Nearly all new 35mm film offered for sale today has a DX code. This makes it possible for electronically controlled cameras to detect and set the ISO when the film canister is loaded into the camera.
DX-coding doesn't change anything for the Yashica FX-7 because ISO is required to be manually selected with the ASA knob.
Yashica FX-7 Resources
Where to Get Film Developed?
There are limited possibilities for where to have film processed. For a more comprehensive explanation of the possible choices, go to my article on Where to Develop Film.
WARNING: Big box stores and pharmacies have ended developing film on site. They send film away to be developed by a third party. Because of this, you won't get your negatives back.
- Develop Film at Home
- Use a Local Photography Lab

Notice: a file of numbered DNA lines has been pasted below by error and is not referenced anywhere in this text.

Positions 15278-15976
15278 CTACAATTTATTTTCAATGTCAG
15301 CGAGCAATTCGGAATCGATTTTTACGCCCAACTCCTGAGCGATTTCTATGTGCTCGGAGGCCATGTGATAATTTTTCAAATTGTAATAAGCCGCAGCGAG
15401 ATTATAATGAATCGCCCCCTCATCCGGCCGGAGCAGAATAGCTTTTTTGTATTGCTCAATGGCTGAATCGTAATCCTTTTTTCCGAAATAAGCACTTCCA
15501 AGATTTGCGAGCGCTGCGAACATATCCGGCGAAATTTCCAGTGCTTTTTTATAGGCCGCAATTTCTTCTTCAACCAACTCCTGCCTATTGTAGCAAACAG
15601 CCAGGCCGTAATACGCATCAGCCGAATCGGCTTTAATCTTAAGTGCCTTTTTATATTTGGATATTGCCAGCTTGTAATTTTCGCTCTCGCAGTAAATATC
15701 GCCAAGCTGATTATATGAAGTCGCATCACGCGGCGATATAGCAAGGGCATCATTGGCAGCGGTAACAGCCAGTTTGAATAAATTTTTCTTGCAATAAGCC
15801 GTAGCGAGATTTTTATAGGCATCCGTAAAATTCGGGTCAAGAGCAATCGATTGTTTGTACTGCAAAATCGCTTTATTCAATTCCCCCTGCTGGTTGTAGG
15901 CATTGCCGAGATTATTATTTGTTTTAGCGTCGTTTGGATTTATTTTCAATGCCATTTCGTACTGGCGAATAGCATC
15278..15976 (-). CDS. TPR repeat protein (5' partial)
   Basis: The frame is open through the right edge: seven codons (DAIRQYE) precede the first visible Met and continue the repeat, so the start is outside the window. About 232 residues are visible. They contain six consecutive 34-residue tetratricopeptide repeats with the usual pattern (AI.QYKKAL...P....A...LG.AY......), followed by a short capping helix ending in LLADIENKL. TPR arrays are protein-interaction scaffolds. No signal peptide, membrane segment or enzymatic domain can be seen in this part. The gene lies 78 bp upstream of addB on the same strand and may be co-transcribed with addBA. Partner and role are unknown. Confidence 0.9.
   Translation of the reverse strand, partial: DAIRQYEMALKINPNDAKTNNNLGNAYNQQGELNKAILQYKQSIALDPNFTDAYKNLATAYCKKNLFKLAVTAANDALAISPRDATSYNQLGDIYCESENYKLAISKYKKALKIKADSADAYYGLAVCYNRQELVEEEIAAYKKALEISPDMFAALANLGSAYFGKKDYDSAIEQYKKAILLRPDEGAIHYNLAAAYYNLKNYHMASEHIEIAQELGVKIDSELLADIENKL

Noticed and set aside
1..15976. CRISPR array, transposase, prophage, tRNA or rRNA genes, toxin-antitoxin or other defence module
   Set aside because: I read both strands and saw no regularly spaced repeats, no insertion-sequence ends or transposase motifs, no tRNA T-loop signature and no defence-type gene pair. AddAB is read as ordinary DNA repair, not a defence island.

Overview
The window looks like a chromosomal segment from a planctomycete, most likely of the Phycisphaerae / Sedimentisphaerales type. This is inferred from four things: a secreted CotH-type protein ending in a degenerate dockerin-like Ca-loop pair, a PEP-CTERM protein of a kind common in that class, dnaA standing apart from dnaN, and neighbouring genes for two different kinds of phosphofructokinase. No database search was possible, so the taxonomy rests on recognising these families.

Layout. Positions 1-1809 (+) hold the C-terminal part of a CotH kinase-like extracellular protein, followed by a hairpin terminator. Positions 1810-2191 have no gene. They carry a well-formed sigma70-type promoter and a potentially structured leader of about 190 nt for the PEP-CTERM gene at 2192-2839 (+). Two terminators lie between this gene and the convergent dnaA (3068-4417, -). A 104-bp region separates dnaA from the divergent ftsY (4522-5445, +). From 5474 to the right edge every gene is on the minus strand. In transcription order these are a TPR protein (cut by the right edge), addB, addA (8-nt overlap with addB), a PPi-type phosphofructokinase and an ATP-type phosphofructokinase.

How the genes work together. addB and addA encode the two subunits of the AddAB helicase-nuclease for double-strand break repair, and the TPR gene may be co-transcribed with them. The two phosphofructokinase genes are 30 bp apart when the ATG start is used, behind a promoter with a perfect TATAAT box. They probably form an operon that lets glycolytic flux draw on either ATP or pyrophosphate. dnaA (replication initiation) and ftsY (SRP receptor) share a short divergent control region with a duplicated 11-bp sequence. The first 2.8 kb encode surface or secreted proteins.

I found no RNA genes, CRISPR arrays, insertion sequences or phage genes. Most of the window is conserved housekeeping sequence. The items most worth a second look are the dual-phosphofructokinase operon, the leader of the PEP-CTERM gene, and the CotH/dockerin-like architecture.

- Use a Mail Order Photo Lab
- Pharmacy or Big Box Store
Shipping your film to a mail-order photo lab to be developed and scanned is the simplest solution if you are new to shooting film. A downside to this is that it will get very expensive if you are consistently using film.
As long as you are going through a medium to high-volume of film, there are a few activities that you are capable of doing to minimize your costs.
Bulk Loading Film
Investing in a roll of 100 feet of film and manually loading it into canisters yourself is certainly one of the ideal options to cut costs.
Once you have finished, you will end up having typically around 18 canisters of 36 frames. Expect to save 20-30% based on your pick.
Be aware that you are limited to 100-foot rolls of black & white film. This is in part because black & white film is less difficult and cheaper to process yourself.
Home Developing and Scanning
All film can be developed at home. In fact, it's a great option to cut costs so that you can shoot more film with your Yashica FX-7.
Black & white film is significantly less difficult to process yourself. Chemical temperature and development times are not as essential to do correctly with black and white films as time and temperatures are for color negative or slide film.